(long) Hi all. I recently found this thread and have tried to go through the first page of posts. There's a lot of good stuff you all have written about - too much for me to absorb at once.
Yesterday, after I caught C. Sprouse's report of Lee's Banh Mi shop in Little Saigon, I drove there to try it. It's good - as posters have noted. More meat, less fat, and baguette (harder roll) style.
These places are always an educational experience for me. Both on the surface (learning about different foods and a different culture) and on a deeper level too. That is, I'm sometimes the only white guy in the place, and how do I react to that and function in that environment. (I know Phillips barbeque very well.) Lee's was interesting because the counter person didn't speak much English (to me anyway), a description of the sandwiches in English does not exist (You can order by number - there are pictures on the wall for some sandwiches - but the pictures are too small (for me anyway) to be descriptive of the Vietnamese pork/chicken/fish/beef inside). Also for banh mi afficionados, be aware that at Lee's only some of the sandwiches are "muy 2 tang 1". So I got into a discussion of my bill with the counterperson. I realized I'm holding up the line (there's always a queue at these good places), so I just decided to go with the flow, my rationale being that I've never had a mischarge that I'm aware of at any of the Vietnamese places I've been to -- so just relax I told myself. Orders are quickly prepared (SOP at these places), and you wait with others until your check number is called. Now that's a first for me. Having check numbers at a banh mi place. And of course, the numbers are called out in Vietnamese.
Somebody, often a customer, sometimes a young employee (2nd generation Vietnmaese American?)_ - ALWAYS has taken pity on me or tried to be helpful when they see my dazed and confused expression. I very much like that aspect of trying places in Little Saigon. That the people are comfortable about trying to help a stranger, that people seem to be proud of their food/culture/heritage and will take the time (workers here work hard) to try to make a more pleasant experience for a non-Vietnamese speaker who makes just a very little effort to be in their environment.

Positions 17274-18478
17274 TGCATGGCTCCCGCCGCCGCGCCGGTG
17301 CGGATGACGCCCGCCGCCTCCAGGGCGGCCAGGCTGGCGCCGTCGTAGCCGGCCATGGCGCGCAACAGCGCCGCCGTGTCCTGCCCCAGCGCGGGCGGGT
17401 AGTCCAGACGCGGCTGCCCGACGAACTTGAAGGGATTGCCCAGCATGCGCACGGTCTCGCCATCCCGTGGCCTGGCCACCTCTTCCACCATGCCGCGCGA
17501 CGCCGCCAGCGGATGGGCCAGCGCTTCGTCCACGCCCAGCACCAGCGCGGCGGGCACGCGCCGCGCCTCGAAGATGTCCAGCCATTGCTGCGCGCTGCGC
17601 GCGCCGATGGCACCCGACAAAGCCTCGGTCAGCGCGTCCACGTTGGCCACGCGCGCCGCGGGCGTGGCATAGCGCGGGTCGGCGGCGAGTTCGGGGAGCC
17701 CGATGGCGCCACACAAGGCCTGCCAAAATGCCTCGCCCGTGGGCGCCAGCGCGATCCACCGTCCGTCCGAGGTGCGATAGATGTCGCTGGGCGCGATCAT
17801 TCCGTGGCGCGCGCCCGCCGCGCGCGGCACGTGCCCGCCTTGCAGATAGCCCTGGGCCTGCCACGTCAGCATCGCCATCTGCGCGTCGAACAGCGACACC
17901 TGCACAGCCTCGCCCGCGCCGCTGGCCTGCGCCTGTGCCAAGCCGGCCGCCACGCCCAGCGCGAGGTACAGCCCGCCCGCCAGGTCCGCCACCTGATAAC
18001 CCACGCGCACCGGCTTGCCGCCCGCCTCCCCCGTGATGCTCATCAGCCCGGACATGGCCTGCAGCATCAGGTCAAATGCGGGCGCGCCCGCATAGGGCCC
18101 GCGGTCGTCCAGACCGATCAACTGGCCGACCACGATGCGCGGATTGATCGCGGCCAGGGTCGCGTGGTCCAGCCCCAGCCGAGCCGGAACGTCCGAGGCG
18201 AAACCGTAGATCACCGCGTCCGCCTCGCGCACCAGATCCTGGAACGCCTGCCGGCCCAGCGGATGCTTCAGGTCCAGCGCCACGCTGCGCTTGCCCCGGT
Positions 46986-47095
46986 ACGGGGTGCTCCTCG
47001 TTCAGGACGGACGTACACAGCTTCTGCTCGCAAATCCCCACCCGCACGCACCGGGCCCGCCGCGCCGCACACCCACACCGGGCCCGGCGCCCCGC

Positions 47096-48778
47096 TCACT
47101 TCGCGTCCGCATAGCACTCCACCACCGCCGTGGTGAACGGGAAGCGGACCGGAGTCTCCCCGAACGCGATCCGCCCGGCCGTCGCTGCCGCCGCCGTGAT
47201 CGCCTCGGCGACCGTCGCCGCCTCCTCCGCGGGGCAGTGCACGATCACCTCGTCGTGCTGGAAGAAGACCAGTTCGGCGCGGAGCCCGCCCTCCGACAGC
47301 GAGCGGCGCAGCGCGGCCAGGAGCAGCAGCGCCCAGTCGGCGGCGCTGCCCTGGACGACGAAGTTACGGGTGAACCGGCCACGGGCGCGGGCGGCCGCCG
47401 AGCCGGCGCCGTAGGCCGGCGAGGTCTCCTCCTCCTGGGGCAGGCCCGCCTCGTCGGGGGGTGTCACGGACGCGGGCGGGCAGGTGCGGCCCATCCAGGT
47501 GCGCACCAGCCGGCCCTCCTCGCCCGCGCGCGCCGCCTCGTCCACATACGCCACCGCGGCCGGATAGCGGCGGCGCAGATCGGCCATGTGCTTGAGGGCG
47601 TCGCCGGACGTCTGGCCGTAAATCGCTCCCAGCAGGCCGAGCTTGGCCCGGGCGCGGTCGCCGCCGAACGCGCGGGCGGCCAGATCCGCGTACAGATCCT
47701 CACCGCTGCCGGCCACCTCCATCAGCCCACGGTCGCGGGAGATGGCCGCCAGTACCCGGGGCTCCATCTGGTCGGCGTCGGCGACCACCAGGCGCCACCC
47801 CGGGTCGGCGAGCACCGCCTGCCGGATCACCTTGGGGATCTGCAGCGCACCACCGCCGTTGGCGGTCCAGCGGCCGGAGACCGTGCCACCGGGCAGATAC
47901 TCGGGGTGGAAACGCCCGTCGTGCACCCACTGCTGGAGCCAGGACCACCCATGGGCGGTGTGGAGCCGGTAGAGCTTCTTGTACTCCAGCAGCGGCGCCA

("Excuse me, are you 523? They just called your number?") I see that my sandwiches are larger with more meat filling than the typical banh mi places I'm familar with.
Lee's is good. Not enough to displace my wife's and my favorite though, Che Cali, which marty mentioned and which is across the street and west a bit. I also like the desserts at Che Cali.
Something for you: try Lilly's bakery for French-Vietnamese cakes and better than average Vietnamese coffee. (same side of street as Lee's, east a little from the Shell gas station.
I recently read Bob Barnett's mention of La Playita in the discussion of Los Angeles Street Food, and I drove there today (Lincoln north of Rose). I tried a beef taco (did not like it, grisly), a carnitas burrito (average at best- though made more interesting I found with the very hot hotsauce they give you), and an octopus salad (Wow. fabulous: tender octopus, ripe avocado, bits of onion and cilanto in a very thin red sauce.) I saw that the overhead sign emphasizes seafood, although the menu mostly lists various kinds of meat and pork selections. I didn't see seafood burrito listed, and I wasn't aware of such an item until after I got home and looked up Mr. Burnett's mention again. I'll go back at a future date and try to order that dish as well as a shimp and another octopus.
I really appreciate the reports of places for chowhounds. I'm looking forward to trying many more recommendations.